Follow these instructions to jack up your car and support it on jack stands. If possible, lift the entire car off the ground using four jack stands. If you only have two, support the front of the car, because that’s where the transmission is.

Place a tarp, cardboard, or newspaper on the ground under the transmission. This is a messy job, and although you’ll catch most of the old fluid in your drain pan, you will spill some, guaranteed.

Step 3: Remove the drain plug, if you have one

If you’re lucky, there’s a drain plug that you can remove to drain most of the old fluid into your drain pan. Many transmissions don’t have a drain plug, which means you’ll have to skip this step and do it the messy way.

Step 4: Remove the transmission pan

Removing the transmission pan

Begin to remove the bolts that hold the transmission pan onto the bottom of the transmission. Start with the bolts on one side, then move to the other.

Expect transmission fluid to start leaking out from between the transmission and the pan. It will be warm or hot, so be careful of that. You may need to pry the pan away from the bottom of the transmission if the gasket is particularly sticky. If your transmission has no drain plug, the fluid will all come out through the bottom of the transmission. This is the messy part.

Step 5: Scrape the old gasket off

Transmission pan gaskets are good for one use only. Use a gasket scraper to scrape what’s left of the old gasket completely off the transmission pan and the bottom of the transmission itself to ensure that the new one will seal properly.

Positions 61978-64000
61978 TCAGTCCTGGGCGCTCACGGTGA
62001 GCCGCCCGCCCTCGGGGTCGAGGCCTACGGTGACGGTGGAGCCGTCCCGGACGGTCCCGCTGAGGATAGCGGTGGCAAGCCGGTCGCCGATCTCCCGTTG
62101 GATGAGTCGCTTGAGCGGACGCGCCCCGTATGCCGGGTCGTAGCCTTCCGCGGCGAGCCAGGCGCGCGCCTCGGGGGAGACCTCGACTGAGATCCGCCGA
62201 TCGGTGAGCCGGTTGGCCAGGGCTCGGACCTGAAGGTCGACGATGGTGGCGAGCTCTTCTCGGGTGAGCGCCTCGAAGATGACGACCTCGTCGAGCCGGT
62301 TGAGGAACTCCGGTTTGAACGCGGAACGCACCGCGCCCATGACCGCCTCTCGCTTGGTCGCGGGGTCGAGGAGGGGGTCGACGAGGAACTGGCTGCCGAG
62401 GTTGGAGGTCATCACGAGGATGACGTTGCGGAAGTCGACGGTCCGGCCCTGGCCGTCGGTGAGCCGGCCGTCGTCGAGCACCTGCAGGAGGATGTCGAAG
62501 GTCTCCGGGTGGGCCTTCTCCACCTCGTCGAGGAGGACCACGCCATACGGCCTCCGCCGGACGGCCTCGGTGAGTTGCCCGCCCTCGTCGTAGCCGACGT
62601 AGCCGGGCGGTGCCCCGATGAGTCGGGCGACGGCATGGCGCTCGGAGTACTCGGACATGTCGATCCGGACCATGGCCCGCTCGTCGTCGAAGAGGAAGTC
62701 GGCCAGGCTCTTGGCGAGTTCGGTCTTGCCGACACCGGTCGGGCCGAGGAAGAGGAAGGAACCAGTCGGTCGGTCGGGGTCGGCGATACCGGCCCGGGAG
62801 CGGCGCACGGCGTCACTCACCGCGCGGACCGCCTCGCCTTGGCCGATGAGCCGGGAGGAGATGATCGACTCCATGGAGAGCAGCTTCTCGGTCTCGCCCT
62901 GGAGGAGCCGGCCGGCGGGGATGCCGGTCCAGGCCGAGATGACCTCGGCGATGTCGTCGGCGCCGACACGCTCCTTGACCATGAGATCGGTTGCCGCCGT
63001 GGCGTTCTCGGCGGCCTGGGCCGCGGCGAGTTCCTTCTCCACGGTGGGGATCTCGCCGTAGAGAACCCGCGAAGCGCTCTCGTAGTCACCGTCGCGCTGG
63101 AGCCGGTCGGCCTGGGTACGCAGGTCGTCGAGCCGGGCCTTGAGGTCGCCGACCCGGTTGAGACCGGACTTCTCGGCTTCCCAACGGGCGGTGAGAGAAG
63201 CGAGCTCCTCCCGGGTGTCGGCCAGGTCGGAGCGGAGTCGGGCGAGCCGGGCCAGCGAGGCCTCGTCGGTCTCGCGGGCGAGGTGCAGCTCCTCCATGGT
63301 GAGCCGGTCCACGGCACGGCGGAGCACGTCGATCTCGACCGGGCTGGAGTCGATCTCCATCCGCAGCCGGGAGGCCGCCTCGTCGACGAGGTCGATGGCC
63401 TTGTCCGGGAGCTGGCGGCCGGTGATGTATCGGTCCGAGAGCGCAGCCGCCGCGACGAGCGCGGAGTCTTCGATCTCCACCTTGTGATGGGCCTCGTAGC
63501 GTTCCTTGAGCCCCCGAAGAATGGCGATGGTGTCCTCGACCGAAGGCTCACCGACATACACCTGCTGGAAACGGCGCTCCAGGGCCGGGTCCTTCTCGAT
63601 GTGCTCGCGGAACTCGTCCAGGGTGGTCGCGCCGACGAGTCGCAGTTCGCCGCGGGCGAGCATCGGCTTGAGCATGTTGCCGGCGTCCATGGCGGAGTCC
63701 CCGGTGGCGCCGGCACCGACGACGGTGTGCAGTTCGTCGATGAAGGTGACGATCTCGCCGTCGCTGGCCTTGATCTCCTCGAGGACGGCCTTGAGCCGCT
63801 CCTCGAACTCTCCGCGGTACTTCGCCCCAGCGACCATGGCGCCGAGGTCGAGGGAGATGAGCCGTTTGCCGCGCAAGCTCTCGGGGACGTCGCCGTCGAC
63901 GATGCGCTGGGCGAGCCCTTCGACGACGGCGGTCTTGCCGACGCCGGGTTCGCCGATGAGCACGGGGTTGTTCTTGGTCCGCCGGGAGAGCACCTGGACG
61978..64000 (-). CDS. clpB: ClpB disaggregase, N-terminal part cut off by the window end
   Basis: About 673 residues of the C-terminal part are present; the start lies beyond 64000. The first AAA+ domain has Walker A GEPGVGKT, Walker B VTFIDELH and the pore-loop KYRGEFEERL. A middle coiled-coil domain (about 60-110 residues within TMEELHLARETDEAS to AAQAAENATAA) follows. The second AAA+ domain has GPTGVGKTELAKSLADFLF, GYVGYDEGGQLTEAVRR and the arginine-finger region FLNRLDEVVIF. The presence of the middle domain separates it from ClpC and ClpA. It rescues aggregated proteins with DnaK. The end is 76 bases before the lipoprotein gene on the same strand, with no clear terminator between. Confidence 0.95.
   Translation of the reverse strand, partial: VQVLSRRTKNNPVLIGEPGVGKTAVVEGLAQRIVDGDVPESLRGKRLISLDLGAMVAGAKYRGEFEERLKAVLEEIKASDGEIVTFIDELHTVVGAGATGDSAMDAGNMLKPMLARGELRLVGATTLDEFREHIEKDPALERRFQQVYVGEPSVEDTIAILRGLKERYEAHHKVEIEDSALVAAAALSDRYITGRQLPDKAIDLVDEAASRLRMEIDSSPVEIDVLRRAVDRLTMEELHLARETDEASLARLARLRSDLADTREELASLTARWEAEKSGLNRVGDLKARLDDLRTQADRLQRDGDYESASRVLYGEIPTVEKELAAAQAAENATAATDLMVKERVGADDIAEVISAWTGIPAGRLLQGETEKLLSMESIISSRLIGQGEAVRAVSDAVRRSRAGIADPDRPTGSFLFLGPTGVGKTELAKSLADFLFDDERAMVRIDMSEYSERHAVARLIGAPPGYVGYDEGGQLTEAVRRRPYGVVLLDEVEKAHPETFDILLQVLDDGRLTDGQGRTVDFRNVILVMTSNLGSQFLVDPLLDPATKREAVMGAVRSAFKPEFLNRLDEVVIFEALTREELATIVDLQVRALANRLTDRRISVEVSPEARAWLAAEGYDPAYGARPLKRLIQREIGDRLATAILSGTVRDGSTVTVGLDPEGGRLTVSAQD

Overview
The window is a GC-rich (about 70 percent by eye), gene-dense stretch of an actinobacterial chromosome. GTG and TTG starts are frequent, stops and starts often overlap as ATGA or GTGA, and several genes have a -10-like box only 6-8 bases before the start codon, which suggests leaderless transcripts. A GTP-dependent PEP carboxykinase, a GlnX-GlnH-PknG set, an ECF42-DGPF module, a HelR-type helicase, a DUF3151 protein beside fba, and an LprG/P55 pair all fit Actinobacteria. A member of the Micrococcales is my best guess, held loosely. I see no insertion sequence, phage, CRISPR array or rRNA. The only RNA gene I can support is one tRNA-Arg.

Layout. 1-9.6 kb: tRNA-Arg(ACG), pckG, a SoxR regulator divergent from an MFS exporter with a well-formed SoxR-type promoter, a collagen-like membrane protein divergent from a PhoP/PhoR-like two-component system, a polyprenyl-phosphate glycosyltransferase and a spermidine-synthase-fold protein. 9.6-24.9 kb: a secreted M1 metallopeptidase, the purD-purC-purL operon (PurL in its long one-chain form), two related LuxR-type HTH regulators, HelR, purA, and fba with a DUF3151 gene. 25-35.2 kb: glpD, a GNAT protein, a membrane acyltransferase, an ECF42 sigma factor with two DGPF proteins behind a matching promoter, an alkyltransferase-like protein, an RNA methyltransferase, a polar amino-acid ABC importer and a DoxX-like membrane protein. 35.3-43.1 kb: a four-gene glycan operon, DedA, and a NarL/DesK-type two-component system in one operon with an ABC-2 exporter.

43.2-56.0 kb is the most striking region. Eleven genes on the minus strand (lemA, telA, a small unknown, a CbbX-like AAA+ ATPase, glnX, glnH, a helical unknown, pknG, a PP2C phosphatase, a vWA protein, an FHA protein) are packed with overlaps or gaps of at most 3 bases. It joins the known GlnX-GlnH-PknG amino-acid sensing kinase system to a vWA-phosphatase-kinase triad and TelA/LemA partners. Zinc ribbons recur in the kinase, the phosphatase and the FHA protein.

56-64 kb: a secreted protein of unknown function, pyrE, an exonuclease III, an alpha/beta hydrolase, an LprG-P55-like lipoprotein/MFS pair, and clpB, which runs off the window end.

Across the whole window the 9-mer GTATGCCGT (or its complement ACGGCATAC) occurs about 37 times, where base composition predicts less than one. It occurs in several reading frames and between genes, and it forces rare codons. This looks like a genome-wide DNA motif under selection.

Step 6: Replace the filter and O-ring

Transmission pan removed

The reason we opened the transmission instead of simply flushing it is to replace the filter at the same time as the fluid. Make sure your drain pan is under the filter, then remove the old one. Then install the new filter, as well as its O-ring to ensure a proper seal.

Step 7: Install the new gasket on the transmission pan

It’s easiest to put the gasket on the pan so that it will remain in place as you lift it into position against the bottom of the transmission. You can use oil-soluble grease to help hold it in place, but DO NOT use any gasket sealer or adhesive.

Step 8: Reinstall the transmission pan

Place the pan into position and bolt it back onto the bottom of the transmission. Refer to your manual to find information about the proper torque spec for the bolts, as well as whether you should use any kind of thread sealer or not.

Step 9: Lower the vehicle

Remove the jack stands and lower the car back down to the ground.

Step 10: Fill the transmission fluid

This is usually done from under the hood of your car, where the dipstick normally allows you to check the fluid level. Add the proper amount and type of transmission fluid for your particular car. Your manual will tell you what to do.

Step 11: Check for leaks

Start the engine, and look under the car to make sure no fluid is leaking out of the transmission. If it leaks, shut it off immediately. Otherwise, get in the car and move the shifter through all of the gears. It should shift smoothly and silently. If it does, you’re done!

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Justin Hughes

Recovering autocross and track day enthusiast. Once turned a VW Jetta into a pickup truck. Lives in a van down by the river. Dream car: 2001 Subaru WRC rally car.

We’re here to help you simplify car care and save, so this post may contain affiliate links to help you do just that. If you click on a link and take action, we may earn a commission. However, the analysis and opinions expressed are our own.

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About the Author

Justin Hughes

Justin Hughes

Recovering autocross and track day enthusiast. Once turned a VW Jetta into a pickup truck. Lives in a van down by the river. Dream car: 2001 Subaru WRC rally car.